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ASN Wikibase Occurrence # 45650
Last updated: 16 December 2019
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Type:Silhouette image of generic AEST model; specific model in this crash may look slightly different
Ted Smith Aerostar 601P
Owner/operator:Timothy A. Patrick
Registration: N104CS
C/n / msn: 61P-0404-141
Fatalities:Fatalities: 2 / Occupants: 2
Other fatalities:0
Aircraft damage: Written off (damaged beyond repair)
Location:Chittenden, VT -   United States of America
Phase: En route
Departure airport:Johnstown, PA (JST)
Destination airport:Rutland, VT (RUT)
Investigating agency: NTSB
The airplane collided with mountainous terrain during approach to the destination airport. While approaching the airport, the pilot requested vectors for a localizer approach to runway 19. Due to traffic, air traffic control (ATC) issued the pilot a holding clearance. The airplane was approaching the holding fix about 8,000 feet, when the pilot advised ATC that the airplane was picking up a little ice. ATC initially offered an amended clearance of 9,000 feet, but the pilot declined. Subsequently, he accepted the clearance and climbed back to 9,000 feet. ATC then told the pilot that after one more airplane had landed, he would be issued an approach clearance. The airplane was about 9,200 feet when the pilot replied "thank you." Review of radar data revealed that the accident airplane made one complete 360-degree turn, and one 270-degree turn on the non-holding side of the published holding pattern. During the two turns, the airplane descended to approximately 8,400 feet, climbed to 8,900 feet, then descended again to 8,300 feet. The two turns were tighter than the expected standard 2-minute turns in a holding pattern, with radii ranging from 0.3 to 0.4 nautical miles and 0.1 to 0.2 nautical miles respectively. Following the two holding turns, no more radio transmissions or radar returns were received by ATC. Examination of the wreckage did not reveal any pre-impact mechanical malfunctions. Another pilot flying in the area reported moderate rime ice at 8,000 feet, but added that he climbed out of the ice and was between cloud layers at 9,000 to 10,000 feet.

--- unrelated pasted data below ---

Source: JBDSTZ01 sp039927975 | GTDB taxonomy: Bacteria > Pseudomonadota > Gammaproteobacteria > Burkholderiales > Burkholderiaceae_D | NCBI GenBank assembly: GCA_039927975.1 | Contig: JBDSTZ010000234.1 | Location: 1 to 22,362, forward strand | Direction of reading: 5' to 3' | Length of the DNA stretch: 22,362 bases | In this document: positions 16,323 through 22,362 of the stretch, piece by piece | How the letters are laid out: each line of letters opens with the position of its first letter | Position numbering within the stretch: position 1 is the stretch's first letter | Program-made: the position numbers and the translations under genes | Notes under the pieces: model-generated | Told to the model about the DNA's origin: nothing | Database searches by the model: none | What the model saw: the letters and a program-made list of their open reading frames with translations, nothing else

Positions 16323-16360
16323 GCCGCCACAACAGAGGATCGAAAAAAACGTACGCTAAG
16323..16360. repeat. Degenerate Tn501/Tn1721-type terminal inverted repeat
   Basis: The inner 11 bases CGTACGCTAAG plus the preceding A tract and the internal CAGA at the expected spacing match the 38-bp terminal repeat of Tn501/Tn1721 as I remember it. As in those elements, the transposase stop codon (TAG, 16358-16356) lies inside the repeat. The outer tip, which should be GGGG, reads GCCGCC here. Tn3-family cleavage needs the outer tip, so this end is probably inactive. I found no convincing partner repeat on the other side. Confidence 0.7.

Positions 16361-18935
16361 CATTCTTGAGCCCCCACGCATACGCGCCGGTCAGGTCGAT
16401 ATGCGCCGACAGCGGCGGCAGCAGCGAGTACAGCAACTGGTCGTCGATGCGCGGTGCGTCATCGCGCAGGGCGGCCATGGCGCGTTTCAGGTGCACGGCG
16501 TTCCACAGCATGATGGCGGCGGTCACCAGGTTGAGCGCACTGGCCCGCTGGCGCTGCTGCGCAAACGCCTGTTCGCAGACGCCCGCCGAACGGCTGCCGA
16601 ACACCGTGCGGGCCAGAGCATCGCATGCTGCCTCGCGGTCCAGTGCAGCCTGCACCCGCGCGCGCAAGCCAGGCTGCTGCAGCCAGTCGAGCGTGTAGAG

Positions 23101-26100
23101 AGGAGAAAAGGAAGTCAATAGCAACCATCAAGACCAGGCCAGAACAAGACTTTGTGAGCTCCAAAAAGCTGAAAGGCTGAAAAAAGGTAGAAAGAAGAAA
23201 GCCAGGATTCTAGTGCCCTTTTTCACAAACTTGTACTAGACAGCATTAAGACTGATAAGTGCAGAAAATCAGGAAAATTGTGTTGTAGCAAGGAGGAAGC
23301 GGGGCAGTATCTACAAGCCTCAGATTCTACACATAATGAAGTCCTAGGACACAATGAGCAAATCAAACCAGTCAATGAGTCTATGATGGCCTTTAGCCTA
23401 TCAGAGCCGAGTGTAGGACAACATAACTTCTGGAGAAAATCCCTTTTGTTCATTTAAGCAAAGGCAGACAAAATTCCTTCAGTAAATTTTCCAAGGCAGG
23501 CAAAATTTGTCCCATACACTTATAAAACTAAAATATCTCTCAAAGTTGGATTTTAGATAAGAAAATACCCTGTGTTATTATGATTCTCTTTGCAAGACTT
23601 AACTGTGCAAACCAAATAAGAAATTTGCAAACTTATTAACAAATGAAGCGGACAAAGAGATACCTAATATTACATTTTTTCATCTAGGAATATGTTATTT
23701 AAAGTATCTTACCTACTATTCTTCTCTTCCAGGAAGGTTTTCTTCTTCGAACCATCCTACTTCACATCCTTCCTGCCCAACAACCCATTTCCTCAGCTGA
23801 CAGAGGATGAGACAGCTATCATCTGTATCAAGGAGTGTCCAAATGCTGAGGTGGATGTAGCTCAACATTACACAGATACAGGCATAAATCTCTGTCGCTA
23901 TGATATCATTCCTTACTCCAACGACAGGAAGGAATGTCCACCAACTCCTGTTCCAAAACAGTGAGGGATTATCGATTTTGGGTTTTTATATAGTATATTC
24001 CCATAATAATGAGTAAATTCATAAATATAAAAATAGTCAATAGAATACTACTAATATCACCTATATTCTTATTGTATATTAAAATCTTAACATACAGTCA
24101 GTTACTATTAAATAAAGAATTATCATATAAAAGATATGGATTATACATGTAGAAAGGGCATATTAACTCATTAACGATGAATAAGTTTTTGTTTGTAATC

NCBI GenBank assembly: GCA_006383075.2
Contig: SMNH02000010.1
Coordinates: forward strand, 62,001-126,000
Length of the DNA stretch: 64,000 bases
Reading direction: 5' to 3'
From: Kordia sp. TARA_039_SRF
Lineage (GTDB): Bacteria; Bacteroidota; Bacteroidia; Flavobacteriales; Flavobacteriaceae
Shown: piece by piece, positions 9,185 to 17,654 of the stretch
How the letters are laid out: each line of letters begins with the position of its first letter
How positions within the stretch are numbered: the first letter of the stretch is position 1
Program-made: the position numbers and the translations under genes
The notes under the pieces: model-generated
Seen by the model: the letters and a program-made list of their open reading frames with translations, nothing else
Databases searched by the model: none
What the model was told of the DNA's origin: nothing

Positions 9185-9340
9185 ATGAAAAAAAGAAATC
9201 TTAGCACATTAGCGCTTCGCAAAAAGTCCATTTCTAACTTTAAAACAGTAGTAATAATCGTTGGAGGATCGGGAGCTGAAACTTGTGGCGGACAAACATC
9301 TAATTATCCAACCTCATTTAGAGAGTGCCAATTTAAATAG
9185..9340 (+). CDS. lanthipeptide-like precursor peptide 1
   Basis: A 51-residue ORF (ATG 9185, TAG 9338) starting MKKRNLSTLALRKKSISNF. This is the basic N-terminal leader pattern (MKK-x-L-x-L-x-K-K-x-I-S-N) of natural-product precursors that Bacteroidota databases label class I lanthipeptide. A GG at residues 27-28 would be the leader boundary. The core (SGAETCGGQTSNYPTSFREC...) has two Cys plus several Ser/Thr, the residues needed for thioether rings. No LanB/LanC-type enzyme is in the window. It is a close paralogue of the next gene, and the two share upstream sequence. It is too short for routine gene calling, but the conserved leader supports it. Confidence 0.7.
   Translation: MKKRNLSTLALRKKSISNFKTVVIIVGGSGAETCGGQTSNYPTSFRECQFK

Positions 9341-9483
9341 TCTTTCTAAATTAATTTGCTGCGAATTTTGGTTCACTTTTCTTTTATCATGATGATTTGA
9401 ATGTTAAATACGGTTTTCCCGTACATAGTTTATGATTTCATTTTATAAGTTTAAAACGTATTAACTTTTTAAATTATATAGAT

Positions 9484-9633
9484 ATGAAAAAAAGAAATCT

Probable Cause: The pilot's failure to maintain aircraft control while holding.



Revision history:

28-Oct-2008 00:45 ASN archive Added
21-Dec-2016 19:24 ASN Update Bot Updated [Time, Damage, Category, Investigating agency]
09-Dec-2017 15:23 ASN Update Bot Updated [Operator, Source, Narrative]

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